“A key feature of the projected climate change futures of South Africa is that temperatures are to increase drastically under low mitigation. For the far-future period of 2080-2099, temperature increases of more than 4°C are likely over the entire South African interior, with increases of more than 6°C plausible over large parts of the western, central and northern parts. Such increases will also be associated with drastic increases in the number of heatwave days and very hot days, with potentially devastating impacts on agriculture, water security, biodiversity and human health.”
Why NNNB? Because by late afternoon Friday on her first week in office, having done all of her suggested reading (and more), Mokonyane would know that shit was about to get real. At 4°C of average global warming, as per a terrifying Australian report entitled “What Lies Beneath” (fore-worded by Hans Joachim Schellnhuber, founding director of the Potsdam Institute for Climate Impact Research and senior climate advisor to the European Union, the German Chancellor and Pope Francis), she’d understand it was feasible that between 80% and 90% of the human population wouldn’t survive.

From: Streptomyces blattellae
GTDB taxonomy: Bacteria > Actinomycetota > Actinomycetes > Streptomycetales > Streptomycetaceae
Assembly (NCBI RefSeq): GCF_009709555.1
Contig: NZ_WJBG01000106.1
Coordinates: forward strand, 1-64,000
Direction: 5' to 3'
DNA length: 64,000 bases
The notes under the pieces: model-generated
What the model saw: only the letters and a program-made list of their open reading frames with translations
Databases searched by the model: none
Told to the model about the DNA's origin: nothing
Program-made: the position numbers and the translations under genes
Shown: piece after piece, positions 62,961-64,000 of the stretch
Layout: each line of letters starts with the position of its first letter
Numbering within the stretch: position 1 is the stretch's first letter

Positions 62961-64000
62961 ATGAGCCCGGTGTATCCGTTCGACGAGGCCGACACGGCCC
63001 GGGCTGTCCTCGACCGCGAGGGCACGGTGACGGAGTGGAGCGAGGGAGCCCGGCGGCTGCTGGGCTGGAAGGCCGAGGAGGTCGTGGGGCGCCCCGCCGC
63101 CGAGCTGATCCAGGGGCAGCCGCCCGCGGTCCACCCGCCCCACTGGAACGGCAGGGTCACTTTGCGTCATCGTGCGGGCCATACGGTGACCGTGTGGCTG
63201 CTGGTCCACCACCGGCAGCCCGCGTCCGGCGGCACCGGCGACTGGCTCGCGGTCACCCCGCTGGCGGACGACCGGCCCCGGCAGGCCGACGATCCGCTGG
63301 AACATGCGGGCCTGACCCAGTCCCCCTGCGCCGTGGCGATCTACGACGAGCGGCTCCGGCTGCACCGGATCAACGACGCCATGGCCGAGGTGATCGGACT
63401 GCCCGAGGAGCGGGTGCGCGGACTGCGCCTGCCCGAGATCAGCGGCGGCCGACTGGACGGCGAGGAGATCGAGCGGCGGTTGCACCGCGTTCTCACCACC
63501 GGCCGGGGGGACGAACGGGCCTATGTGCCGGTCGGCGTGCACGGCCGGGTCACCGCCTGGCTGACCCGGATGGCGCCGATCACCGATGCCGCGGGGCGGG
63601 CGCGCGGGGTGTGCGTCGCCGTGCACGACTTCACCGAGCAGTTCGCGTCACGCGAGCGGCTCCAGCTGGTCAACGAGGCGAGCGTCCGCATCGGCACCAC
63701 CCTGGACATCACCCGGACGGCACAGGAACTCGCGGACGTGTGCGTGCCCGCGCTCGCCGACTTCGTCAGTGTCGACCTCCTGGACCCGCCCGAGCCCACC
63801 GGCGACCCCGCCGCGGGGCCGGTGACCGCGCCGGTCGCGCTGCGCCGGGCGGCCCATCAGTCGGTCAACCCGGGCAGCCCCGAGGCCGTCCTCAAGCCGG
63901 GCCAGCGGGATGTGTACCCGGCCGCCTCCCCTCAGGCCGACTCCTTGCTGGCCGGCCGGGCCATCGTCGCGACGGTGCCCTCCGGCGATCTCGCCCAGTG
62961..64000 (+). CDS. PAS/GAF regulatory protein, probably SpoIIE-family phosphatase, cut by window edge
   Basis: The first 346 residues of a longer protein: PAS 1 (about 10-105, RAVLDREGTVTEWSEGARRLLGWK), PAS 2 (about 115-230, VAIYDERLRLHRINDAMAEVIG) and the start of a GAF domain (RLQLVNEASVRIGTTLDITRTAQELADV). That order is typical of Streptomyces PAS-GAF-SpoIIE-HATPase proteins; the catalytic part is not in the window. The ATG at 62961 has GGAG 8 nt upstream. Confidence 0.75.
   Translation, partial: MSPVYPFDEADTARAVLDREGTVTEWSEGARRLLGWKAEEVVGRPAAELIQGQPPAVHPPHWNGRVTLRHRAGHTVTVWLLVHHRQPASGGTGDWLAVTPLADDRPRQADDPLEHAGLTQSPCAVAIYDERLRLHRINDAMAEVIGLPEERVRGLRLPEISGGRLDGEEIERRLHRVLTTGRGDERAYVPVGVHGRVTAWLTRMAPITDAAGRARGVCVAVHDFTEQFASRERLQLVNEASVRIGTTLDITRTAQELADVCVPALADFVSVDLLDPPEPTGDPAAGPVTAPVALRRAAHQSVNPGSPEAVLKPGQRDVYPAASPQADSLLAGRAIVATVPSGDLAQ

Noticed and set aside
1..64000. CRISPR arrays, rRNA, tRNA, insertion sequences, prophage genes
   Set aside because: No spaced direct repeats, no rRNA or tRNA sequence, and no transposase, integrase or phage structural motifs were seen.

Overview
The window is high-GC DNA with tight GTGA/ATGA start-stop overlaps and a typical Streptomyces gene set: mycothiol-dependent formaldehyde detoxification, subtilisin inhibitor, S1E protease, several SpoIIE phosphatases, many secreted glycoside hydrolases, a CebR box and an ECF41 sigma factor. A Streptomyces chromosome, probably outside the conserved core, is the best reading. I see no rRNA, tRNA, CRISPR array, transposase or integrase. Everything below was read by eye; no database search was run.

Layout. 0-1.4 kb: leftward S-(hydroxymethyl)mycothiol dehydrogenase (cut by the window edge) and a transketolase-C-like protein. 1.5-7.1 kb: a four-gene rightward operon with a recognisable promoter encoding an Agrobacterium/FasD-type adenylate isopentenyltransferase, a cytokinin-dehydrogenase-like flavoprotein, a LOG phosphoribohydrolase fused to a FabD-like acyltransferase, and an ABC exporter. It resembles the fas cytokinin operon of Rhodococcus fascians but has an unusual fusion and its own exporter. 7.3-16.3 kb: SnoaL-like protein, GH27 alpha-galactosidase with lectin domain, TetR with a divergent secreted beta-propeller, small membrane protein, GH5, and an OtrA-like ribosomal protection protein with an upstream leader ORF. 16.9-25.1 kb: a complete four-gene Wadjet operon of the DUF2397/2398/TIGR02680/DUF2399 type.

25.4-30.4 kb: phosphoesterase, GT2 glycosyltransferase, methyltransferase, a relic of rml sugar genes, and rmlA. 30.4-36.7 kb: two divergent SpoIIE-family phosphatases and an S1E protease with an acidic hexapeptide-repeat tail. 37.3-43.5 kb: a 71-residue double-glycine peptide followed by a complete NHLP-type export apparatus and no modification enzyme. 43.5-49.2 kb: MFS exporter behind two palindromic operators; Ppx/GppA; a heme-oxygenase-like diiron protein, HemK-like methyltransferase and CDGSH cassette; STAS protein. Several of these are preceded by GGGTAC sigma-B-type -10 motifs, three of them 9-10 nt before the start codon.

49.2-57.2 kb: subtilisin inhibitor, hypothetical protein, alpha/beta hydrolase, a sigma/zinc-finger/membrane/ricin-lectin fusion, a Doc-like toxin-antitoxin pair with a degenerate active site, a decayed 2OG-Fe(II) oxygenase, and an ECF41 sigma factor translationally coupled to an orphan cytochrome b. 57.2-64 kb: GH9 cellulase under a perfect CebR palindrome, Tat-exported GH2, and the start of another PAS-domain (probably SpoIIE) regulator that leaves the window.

“There is no certainty that adaptation to a 4°C world is possible,” the World Bank had been cited in that paper. “A recent study by the European Commission’s Joint Research Centre found that if the global temperature rose 4°C, then extreme heatwaves with ‘apparent temperatures’ peaking at over 55°C will begin to regularly affect many densely populated parts of the world, forcing much activity in the modern industrial world to stop.”
Also, there was this citation, from the esteemed journal Proceedings of the National Academy of Sciences:
“A 4°C warming by 2100 would subject 47% of the land area and almost 74% of the world population to deadly heat, which could pose existential risks to humans and mammals alike unless massive adaptation measures are implemented.”
Mokonyane, in a cold sweat at the enormity of the portfolio she had undertaken, would call up President Cyril Ramaphosa. “I’m wrong for the job,” she would say, “my certificates from Harvard are in economics and governance.”
The president would soothe her. “Don’t worry, Nomsie,” he would say. “You’ve been trained at Harvard. And your panic is all the reassurance I need that I’ve made the right decision.”
II. The Reality